>Pathway for Evaluation and Treatment of Child with Community-Acquired Pneumonia

Assess Patient for Presence and Severity of Pneumonia

History and Physical examination:

The clinical diagnosis of pneumonia is a challenging one, but requires historical and/or physical evidence of acute infection with fever and signs or symptoms of respiratory distress. Generally, combinations of signs and symptoms have been shown to be more accurate than individual features alone. Although there are no proven clinical definitions, the following features have been shown to be suggestive of pneumonia:

Age Respiratory Rate (breaths/min)
0-2 months 60
2-12 months 50
1-5 years 40
> 5 years 40

Severity of Pneumonia

Mild Pneumonia
(Outpatient Treatment)
Moderate-Severe Pneumonia
(Inpatient Treatment)
Severe Pneumonia
(ICU Treatment)
  • Age > 3 months
  • Absence of:
    • Retractions
    • Grunting
    • Nasal flaring
    • Apnea
  • Pulse oximetry > 90% in room air
  • Non-toxic appearance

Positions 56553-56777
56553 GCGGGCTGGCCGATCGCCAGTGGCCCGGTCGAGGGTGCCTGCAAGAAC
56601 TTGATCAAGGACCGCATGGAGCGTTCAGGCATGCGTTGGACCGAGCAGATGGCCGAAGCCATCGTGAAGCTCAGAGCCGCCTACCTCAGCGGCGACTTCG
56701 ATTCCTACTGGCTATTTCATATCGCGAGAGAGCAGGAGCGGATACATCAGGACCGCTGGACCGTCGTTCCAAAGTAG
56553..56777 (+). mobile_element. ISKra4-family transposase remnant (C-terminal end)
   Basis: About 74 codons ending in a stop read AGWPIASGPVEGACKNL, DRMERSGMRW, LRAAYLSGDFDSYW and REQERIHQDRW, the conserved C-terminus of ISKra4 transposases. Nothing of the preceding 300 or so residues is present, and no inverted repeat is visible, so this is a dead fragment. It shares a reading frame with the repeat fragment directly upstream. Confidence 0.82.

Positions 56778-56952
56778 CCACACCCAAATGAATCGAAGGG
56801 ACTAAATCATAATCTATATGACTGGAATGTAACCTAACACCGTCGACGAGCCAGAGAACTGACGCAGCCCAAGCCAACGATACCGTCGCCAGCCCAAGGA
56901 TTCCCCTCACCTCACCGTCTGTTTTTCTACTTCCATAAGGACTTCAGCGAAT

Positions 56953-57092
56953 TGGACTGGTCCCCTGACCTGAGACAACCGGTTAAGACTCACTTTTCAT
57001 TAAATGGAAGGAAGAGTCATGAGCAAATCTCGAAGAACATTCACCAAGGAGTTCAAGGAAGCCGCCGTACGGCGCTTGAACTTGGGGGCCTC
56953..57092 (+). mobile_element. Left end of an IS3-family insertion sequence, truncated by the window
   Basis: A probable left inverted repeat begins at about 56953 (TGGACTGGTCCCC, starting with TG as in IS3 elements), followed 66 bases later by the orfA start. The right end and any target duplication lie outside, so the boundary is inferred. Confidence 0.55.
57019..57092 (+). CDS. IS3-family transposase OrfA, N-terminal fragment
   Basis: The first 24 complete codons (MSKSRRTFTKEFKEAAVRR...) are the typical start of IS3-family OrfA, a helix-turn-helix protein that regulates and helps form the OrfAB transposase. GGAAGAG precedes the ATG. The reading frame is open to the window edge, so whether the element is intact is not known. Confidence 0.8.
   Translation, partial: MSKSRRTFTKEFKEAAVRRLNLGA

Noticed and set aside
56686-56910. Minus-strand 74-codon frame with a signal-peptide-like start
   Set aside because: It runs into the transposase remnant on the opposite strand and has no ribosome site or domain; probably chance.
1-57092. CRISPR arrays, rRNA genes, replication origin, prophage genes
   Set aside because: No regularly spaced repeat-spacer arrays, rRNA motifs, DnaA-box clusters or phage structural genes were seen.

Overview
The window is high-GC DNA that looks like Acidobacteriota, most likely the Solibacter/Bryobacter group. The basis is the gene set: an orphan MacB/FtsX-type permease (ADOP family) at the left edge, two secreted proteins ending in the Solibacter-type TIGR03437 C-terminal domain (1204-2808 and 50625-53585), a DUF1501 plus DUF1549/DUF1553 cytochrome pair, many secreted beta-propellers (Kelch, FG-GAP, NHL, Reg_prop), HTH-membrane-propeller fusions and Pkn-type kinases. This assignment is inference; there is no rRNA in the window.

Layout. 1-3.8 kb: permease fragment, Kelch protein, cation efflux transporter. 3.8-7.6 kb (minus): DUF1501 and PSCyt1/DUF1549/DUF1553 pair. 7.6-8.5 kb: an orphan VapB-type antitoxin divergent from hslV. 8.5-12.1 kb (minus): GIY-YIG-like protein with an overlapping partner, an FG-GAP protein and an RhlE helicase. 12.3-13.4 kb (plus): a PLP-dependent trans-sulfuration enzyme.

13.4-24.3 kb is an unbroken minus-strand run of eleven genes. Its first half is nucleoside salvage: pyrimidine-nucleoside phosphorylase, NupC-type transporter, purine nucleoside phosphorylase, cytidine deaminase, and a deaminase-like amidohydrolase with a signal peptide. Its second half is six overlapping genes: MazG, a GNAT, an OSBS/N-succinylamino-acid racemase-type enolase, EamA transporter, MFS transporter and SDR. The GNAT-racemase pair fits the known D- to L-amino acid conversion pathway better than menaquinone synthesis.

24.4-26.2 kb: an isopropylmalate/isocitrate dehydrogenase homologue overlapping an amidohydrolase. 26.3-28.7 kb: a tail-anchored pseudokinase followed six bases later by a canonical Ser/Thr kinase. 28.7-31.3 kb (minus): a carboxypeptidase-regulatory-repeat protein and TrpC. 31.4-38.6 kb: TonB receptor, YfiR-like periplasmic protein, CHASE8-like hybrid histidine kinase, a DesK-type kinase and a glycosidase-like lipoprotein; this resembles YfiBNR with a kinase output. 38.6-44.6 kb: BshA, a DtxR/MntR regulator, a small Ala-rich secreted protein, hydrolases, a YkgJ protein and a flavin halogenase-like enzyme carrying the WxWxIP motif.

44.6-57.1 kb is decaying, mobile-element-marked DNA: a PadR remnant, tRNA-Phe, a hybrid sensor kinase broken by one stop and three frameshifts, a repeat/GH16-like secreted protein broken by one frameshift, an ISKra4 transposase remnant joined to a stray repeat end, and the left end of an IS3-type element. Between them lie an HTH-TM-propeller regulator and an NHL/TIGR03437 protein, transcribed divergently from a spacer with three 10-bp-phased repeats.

• Ability to tolerate oral medications and fluids
  • Adequate observation/follow-up care

(any of the below signs or symptoms)

  • Age < 3 months
  • Moderate-severe dyspnea
    • Retractions
    • Grunting
    • Nasal flaring
    • Apnea
  • Pulse oximetry < 90% in room air
  • Alteration in mental status
  • Moderate to large parapneumonic effusion
  • Concern for inadequate outpatient care/observation/follow-up
  • Dehydration, vomiting, or inability to take oral medication
  • Clinical concern for inpatient-level observation/care
  • Failure of initial outpatient treatment 1

(any of the below signs or symptoms)

  • Need for mechanical ventilator support with artificial airway
  • New or increased CPAP or BiPap support
  • Apnea, inadequate ventilation, severe respiratory distress
  • Hypoxemia despite significant O2 defined as:
    • O2 Saturation < 92 on 40% high flow nasal cannula or 50% face
    • Cannot transition from 100% non-rebreather mask
  • Systemic signs of inadequate perfusion (change in mental status, hemodynamic instability)
  • Parapneumonic effusion requiring emergent drainage
  • Clinical concern for impending respiratory failure
  1. After > 48 hours of therapy with high dose amoxicillin in a patient that was tolerating the outpatient PO regimen